British author Ben Macintyre’s 2007 book Agent Zigzag is the wildly entertaining tale of Eddie Chapman, a criminal, con man and philanderer who, arrested by the Germans on the island of Jersey in World War II, was given the choice of becoming a concentration camp inmate or a spy. Chapman chose the latter, was trained in spycraft and parachuted into England, where he promptly reported for duty to British intelligence. He funneled fake information to his German handlers for the duration of the war.
Macintyre followed Zigzag with 2010’s Operation Mincemeat. Another true story populated by a cast of brave and resourceful eccentrics, the book chronicled an outrageous World War II deception — British intelligence obtained a dead body, dressed it in military uniform, stuffed a briefcase handcuffed to its arm with fake papers and floated it onto a Spanish beach. The Germans bit hard on the ruse, swallowing the fiction advanced in the document cache that the Allies would attack somewhere other than Sicily and Italy in the waning days of the war.
Now comes Macintyre’s third book in the trilogy. Double Cross: The True Story of the D-Day Spies is a more somber book than its predecessors because it portrays a deception with supremely high stakes — had the elaborate game detailed in Double Cross been discovered, it could have led to a catastrophic Allied defeat on the beaches of Normandy.
The scheme began with a story familiar to most readers of WWII literature: Relatively early in the war, the British cracked the German secret wireless code and spent the rest of the conflict secretly monitoring German wireless intelligence. Not so well known is the fact that, also early on, the Brits located every single German agent sent to England to spy and either jailed, executed or turned them into double agents. Some of these doubles became part of a coordinated, elaborate plot to confuse the Germans about Allied strategy, as the wireless monitors followed the German response to the scheme.
One double was a Pole who had given up a French Resistance network to the Germans and was working for redemption. But others in this exceedingly motley crew volunteered (some repeatedly) for service.
Dusan “Dusko” Popov was a Hungarian businessman, free spender and “unstoppable womanizer.” Juan Pujol Garcia, graduate of Spain’s most prestigious school of chicken farming, was a man with a fantastic and fertile imagination. Pujol and his handler spent all day, every day, “inventing a world of spies, devising stratagems, cooking up new chicken feed, and composing messages.”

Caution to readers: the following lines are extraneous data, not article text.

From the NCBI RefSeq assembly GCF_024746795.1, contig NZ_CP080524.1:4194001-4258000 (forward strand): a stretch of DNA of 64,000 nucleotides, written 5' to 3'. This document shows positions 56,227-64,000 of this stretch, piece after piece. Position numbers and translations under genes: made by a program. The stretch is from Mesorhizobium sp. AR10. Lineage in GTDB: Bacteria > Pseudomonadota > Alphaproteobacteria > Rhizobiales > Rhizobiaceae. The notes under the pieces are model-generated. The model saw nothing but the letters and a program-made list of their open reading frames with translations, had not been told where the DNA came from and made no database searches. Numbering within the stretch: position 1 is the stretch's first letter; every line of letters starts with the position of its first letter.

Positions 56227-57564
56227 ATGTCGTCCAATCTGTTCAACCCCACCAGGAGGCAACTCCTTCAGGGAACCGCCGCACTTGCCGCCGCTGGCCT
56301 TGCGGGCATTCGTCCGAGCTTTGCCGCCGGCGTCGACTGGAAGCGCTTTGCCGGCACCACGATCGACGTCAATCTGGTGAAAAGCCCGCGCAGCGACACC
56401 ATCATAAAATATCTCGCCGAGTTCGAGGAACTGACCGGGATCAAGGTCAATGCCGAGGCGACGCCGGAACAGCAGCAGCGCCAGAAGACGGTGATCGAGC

Elvira de la Fuente Chaudoir, the playgirl daughter of a Peruvian diplomat, tended her elaborate coiffure, hung out in clubs and concocted fake conversations with eminent British military officers.
The group set out to deceive the Germans about Allied plans for a European invasion by feeding them a lie — that the invasion would focus not on the Normandy beaches but across the strait of Dover to the Pas de Calais. Through their reports, the spies created an (entirely fake) U.S. Army group in southeast England and also perpetrated the fiction that an Allied force massed in Scotland would invade Norway. The goal: to force the Germans to scatter their troops to several invasion locations, rather than throwing the full weight of their defense on the Normandy beachhead.
Like Zigzag, this story has moments of high humor. American Gen. George Patton, cast as the leader of the phantom army, threw himself into the part: “He called himself ‘a goddamn natural born ham,’ which he almost certainly was, loudly hailing other officers with such remarks as ‘See you in the Pas de Calais!’ ”
And there’s intrigue on the Nazi side. Col. Alexis von Roenne, head of the intelligence branch of the High Command of the German army, hated Hitler. He “overestimated the strength of the Allied forces in Britain consistently, massively, and quite deliberately,” Macintyre writes, in hopes of an end to the war and to the Nazis. Von Roenne would pay a high price for his independence of thought, as would others playing this dangerous game.
Double Cross suffers from the usual hazards of group biography — at times it’s hard to track who’s doing what, as the deception becomes progressively more complex and dangerous. But mostly it’s a tale of smarts, personal courage and — even knowing what happened on June 6, 1944 — suspense. Where would we be if these troubled, eccentric and hang-it-all characters hadn’t known how to lie, and lie well? On such slender threads does the weight of history hang.
Mary Ann Gwinn reviewed this book for The Seattle Times.